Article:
The menu is not limited to Indian-Pakistani dishes, nor should the diner be. Shezan makes an elegant beef stroganoff in a winey mushroom and sour cream sauce, its noodles decorated with stripes of paprika and chopped parsley. And at lunch Shezan has a unique and delightful club sandwich of toasted whole wheat bread layered with spicy marinated meat, sliced chicken and an herb-flecked thin omelet, accompanied by lovely cumin-dusted vegetagbles and homemade potato chips. The chips were stale and the sandwich too thick for its flimsy toothpicks, but otherwise it has the makings of a sandwich classic. And $5.75 isn't bad for a designer sandwich.
If you carefully choose at Shezan, a meal can be delicious and the price moderate for such surroundings. You can also go very wrong. Concentrate, therefore, on the grilled dishes and consider vegetable side dishes -- chicken peas with tamarind and coriander, spinach with potatoes or vegetable kebabs (actually cutlets, very large and spicy and interesting) -- to fill out your meal, or even for an appetizer. The breads -- $1.50 extra -- are one of the kithen's strong points. The wine list is not, but you can find something appropriate and fairly priced if you prefer wine to beer, and the food here is delicate enough to warrant wine rather than require a more serious thirst quencher.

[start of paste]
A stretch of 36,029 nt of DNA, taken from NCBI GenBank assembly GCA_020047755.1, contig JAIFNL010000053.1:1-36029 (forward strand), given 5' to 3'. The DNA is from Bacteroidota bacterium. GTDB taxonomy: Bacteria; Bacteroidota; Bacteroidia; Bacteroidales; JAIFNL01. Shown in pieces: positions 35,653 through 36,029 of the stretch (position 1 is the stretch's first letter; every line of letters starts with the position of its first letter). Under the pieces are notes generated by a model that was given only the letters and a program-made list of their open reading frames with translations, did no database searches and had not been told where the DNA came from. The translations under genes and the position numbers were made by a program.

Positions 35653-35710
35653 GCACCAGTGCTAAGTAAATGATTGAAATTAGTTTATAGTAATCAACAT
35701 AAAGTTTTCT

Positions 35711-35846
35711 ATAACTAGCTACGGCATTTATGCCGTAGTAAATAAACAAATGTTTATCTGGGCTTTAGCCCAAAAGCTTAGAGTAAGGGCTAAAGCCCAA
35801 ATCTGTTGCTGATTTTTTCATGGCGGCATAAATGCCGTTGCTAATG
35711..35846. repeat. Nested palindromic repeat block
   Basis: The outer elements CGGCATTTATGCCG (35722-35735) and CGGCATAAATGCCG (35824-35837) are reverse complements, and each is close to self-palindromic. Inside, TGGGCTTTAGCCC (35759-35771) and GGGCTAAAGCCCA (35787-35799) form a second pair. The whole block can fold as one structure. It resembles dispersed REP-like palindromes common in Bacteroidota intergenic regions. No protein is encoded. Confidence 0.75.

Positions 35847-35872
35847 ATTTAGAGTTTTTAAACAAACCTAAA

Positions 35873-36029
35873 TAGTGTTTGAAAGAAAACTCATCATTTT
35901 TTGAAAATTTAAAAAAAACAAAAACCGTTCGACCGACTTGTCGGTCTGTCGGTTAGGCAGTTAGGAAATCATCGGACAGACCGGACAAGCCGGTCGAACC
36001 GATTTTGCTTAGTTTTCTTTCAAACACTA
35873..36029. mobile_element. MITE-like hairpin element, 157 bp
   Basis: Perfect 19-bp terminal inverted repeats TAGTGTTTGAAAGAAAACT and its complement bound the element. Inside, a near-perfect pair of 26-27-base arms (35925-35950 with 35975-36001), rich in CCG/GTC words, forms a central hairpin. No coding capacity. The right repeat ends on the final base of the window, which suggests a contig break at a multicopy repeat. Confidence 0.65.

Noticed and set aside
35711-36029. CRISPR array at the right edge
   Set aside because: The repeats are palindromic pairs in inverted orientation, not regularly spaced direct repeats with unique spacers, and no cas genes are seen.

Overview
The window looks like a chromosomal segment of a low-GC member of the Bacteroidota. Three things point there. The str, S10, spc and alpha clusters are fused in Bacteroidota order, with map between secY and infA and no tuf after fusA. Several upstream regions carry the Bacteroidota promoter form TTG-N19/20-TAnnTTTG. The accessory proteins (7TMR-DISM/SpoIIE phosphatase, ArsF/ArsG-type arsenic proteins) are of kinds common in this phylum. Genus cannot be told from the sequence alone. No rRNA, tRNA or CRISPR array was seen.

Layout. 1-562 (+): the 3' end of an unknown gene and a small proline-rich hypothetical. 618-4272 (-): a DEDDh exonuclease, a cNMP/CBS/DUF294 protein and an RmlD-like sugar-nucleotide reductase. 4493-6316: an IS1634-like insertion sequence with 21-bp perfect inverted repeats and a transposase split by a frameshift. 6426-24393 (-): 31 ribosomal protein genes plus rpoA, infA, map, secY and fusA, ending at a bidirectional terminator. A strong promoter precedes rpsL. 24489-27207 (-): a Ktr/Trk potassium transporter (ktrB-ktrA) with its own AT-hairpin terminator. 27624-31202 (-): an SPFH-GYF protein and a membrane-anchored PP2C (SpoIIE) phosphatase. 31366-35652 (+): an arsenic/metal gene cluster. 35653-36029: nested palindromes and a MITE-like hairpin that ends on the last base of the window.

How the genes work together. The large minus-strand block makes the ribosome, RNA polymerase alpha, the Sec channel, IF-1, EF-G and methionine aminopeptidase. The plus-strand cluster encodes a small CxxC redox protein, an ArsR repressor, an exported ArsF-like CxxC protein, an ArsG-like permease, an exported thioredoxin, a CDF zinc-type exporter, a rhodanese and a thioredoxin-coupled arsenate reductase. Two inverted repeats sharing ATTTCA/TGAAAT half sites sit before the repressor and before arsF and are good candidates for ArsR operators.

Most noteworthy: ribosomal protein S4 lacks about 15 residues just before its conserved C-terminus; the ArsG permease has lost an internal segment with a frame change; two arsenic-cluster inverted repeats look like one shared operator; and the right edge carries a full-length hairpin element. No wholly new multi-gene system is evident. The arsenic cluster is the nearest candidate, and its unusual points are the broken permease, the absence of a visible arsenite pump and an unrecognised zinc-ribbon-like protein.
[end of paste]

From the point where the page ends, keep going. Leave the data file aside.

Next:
Desserts are better than Indian and Pakistani desserts tend to be around here, but their style is typical: bright orange carrot pudding with cardamom, a near-liquid milk pudding called kheer, again flavored with cardamom and garnished -- theoreically with a silver leaf. And their own ice cream, also with cardamom, is a pretty presentation topped with pistachios, though it leaves an aftertaste reminiscent of condensed milk.
Among Washington's restaurants of elegance, Shezan is a welcome change from the routine of Italian and French. What's more, if you don't get caught by the desire to sample the full range of Shezan's menu, extravagance can be limited to the surroundings rather than the bill.